Take Your Vitamins: C & B12
September 9, 2020
Over the next few weeks, we’re going to shift gears to cover a topic that has begun to appear more frequently in the media. This week we’re jumping straight into vitamins and minerals and their connection to our optimal health. Previously, guest writers demonstrated how minerals like glutathione (GSH) are crucial to our overall wellness. Today, vitamin C and B-12 are on the agenda. Both are water-soluble and necessary but are not made naturally by our bodies. For that reason alone, it is necessary that we find high quality, reliable sources to keep our bodies functioning optimally.
Let’s talk about Vitamin C
Vitamin C, and the negative effects when there is a lack thereof, have been mentioned throughout history, even when we initially weren’t able to understand what it was or how vitamin C impacted our bodies. According to New Zealand’s Science Learning Hub, it wasn’t until 1795 that British Navy physician Gilbert Blane recommended a daily ration of “citrus juice” for sailors on board British naval vessels to ward off scurvy. Scurvy is a disease caused by a deficiency of vitamin C that produces bleeding gums and wounds that are unable to heal. The British presence in the Caribbean gave sailors access to an unending supply of limes and lime juice as a remedy for scurvy, leading to their nickname: “limeys.”
In 1928, Hungarian biochemist Albert Szent-Györgi isolated an organic agent (from plant juices) he named “hexuronic acid.” Four years later, British chemist Walter Haworth determined the molecular structure of hexuronic acid and renamed it ascorbic acid, known today as vitamin C. One year later, in 1933, Haworth and his team synthetically recreated ascorbic acid in the lab. By 1937, the Nobel Prizes were awarded in Medicine to Szent-Györgi1 for his discovery of vitamin C and to Haworth2 in Chemistry for his work with vitamin C.
History has demonstrated the multifaceted value of vitamin C and because we are unable to generate vitamin C internally, we must acquire our vitamin C via food and supplements. Vitamin C, or ascorbic acid, is necessary for the growth, development, and repair of tissues in the body. It is known to help support iron absorption,* support a healthy immune system,* support a healthy circulatory system and overall heart health.* One of the best sources for vitamin C is in our food. However, because of the severe nutrient depletion in soil, due to high yield farming techniques such as tilling, and the rise in carbon dioxide in the atmosphere, most of the population is not receiving recommended levels of nutrients.3,4
Vitamin C in Food
Many of the foods high in vitamin C are the very ones we fought against eating throughout childhood. Our parents knew what they were talking about when they tried to get us to eat those leafy greens and sprouts! Foods with the highest sources of vitamin C include:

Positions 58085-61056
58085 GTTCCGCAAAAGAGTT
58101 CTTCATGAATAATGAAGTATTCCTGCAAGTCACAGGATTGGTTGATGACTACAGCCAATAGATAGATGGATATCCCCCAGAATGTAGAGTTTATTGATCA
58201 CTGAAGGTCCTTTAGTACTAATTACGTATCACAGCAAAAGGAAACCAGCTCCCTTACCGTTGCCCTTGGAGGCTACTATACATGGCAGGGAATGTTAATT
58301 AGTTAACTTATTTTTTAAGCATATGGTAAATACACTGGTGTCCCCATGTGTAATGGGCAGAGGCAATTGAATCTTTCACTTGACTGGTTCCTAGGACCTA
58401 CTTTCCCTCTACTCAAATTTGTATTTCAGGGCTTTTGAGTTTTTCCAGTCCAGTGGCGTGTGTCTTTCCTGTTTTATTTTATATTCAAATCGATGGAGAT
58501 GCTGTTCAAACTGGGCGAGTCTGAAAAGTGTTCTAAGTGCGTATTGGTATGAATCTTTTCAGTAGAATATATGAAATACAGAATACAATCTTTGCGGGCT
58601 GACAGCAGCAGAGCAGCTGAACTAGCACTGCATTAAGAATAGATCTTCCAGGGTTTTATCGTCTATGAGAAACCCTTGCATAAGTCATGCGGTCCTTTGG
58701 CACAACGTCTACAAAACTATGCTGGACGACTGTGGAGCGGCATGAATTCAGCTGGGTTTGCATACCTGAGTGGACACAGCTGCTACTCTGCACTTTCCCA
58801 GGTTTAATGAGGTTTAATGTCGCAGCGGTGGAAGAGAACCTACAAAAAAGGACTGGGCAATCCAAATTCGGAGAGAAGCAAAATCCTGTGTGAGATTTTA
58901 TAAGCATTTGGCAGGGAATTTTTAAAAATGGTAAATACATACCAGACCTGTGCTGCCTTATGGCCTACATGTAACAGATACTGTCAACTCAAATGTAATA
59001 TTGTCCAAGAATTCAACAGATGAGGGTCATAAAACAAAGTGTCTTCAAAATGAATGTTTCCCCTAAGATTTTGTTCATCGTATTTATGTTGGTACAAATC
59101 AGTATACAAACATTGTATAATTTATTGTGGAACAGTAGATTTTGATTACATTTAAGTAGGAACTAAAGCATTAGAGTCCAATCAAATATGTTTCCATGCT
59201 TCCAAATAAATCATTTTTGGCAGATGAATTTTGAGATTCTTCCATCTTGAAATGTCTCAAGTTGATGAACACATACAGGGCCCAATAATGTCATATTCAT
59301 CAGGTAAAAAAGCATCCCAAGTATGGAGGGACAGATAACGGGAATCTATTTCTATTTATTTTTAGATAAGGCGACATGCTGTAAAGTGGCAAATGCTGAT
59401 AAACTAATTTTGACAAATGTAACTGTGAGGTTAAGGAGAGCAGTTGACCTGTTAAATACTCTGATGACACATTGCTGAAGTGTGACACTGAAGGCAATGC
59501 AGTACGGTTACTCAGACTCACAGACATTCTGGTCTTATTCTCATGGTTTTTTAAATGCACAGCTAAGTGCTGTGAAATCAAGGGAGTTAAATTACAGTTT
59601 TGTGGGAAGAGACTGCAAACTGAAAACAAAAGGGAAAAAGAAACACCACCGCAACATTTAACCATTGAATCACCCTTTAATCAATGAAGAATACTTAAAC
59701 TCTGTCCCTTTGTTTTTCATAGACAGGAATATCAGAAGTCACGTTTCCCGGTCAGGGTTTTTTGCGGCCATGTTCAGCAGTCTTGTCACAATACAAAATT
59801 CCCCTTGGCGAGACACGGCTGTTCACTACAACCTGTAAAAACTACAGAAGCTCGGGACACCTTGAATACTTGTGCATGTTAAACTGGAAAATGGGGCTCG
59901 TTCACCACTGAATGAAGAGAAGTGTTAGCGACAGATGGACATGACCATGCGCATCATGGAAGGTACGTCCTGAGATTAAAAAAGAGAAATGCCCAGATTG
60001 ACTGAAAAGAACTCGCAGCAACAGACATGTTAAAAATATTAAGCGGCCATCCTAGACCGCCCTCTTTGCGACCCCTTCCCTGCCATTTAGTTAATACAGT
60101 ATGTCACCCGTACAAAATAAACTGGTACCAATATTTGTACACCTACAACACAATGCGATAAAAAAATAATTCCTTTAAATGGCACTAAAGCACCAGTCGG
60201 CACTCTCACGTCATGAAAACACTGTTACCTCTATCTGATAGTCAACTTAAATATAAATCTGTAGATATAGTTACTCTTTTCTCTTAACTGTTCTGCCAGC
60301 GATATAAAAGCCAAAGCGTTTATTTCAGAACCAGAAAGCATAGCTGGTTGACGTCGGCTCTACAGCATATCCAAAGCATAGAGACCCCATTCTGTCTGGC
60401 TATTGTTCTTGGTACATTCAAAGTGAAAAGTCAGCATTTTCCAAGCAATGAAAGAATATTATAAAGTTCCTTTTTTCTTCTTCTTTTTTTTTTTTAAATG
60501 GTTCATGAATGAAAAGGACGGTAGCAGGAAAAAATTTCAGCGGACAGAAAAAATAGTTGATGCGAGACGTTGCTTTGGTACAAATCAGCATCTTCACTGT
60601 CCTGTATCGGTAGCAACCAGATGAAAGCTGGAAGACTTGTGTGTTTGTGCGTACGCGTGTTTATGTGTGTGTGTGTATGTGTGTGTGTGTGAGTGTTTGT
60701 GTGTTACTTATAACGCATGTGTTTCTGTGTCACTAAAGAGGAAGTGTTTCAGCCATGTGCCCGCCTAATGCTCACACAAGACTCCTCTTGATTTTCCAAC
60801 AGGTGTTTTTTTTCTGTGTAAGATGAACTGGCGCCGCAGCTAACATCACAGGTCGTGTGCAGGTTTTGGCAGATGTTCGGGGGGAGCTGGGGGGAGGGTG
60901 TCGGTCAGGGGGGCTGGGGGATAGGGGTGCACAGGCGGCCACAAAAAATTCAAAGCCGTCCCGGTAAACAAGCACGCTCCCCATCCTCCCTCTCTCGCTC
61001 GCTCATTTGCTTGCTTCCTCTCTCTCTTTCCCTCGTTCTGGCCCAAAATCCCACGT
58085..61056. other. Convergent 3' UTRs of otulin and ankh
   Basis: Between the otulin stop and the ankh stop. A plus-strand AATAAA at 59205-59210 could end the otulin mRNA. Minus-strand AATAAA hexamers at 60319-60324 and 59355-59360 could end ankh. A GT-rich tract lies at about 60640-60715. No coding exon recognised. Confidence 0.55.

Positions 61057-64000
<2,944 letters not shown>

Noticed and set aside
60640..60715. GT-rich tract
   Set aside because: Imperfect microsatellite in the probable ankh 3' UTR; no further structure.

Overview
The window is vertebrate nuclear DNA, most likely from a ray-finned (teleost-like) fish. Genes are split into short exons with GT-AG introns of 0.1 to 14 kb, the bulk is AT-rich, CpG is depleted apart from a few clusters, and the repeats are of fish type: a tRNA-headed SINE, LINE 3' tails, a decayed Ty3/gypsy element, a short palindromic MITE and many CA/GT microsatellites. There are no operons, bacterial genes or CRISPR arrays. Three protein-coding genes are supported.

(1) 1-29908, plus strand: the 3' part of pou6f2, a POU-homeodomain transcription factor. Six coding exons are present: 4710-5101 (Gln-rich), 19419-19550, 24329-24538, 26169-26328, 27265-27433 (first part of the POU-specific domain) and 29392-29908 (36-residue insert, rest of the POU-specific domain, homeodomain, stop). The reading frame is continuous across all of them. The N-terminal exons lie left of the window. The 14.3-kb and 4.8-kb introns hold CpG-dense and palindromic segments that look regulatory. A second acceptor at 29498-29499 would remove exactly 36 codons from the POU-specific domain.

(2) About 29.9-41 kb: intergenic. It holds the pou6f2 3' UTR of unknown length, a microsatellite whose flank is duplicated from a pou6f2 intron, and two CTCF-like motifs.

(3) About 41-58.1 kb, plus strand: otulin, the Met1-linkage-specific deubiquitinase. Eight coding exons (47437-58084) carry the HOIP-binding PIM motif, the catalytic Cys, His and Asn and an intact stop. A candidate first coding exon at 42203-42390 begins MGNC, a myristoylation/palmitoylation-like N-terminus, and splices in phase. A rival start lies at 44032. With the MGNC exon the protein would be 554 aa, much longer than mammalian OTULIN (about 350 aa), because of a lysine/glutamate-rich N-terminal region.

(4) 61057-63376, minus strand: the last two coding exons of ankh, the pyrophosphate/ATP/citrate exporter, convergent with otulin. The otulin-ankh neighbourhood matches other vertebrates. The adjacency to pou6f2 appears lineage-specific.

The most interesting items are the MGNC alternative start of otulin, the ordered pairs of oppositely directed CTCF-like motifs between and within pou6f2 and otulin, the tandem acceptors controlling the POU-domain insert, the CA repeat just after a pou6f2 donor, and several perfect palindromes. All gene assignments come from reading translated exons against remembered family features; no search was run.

- broccoli, brussels sprouts, and cauliflower
- green and red peppers
- spinach, cabbage, turnip greens, and other leafy greens
- sweet potatoes
- tomatoes and tomato juice
- winter squash
Consuming foods that are high in vitamin C, or supporting your nutrition with a vitamin C supplement, contributes to your overall health and wellness. Vitamin C not only helps support your immune and circulatory health,* as previously mentioned, but it also supports healthy cognitive function and memory.* Several studies have shown that people suffering from declining cognitive function have lower blood-levels of vitamin C.5 Other studies show that high vitamin C intake from food and/or supplements offers a protective effect on thinking and memory as we age.6,7,8 Another reason people take vitamin C is to help support their immune systems.* Vitamin C encourages the production of white blood cells which are called in to help fight infection.9 Lastly, researchers continue to find that vitamin C supports overall heart and circulatory system health. Several studies and analyses of studies on hundreds of thousands of participants discuss how vitamin C may help to reduce risk factors surrounding any challenges with heart and circulatory health.*10, 11, 12
What about vitamin B12?
Vitamin C isn’t the only essential vitamin our bodies need to maintain overall health; in fact, there are several. First, we would like to focus on the B vitamins. The most well-known, vitamin B12, is the rock star of the B vitamins. Early historical research into vitamin B12 centered around a condition called anemia. Anemia is a condition in which you lack enough healthy red blood cells to carry adequate oxygen to the body’s organs and tissues. It can cause you to feel weak and fatigued. Between 1849 and 1887, several scientists discovered various maladies that seemed to be related to a low levels of vitamin B12, although they didn’t know that at the time. Fast forward to the 1930s , and researchers were able to purify a compound from liver extracts and named it vitamin B12. By 1955, the structure of vitamin B12, or cobalamin, was discovered by Lord Alexander Todd, a Scottish biochemist. His work was furthered by British chemist, Dorothy Crowfoot Hodgkin when she determined the chemical structure of B12 in 1956. All in all, five people have been awarded Nobel Prizes for their work with vitamin B12, including Todd in 1957 and Hodgkin in 1964, both for chemistry.13
Vitamin B12 in food
Although vitamin B12 is involved in your body’s primary functions, it is not naturally produced by the body. In fact, the majority of vitamin B12 is found in animal proteins and is not naturally occurring in plant-based foods unless fortified to contain B12. Foods that are high in B12 or fortified with B12 include:
- beef, liver, and chicken
- fish, shellfish, such as trout, salmon, tuna, and clams
- fortified breakfast cereals
- low-fat milk, yogurt, and cheese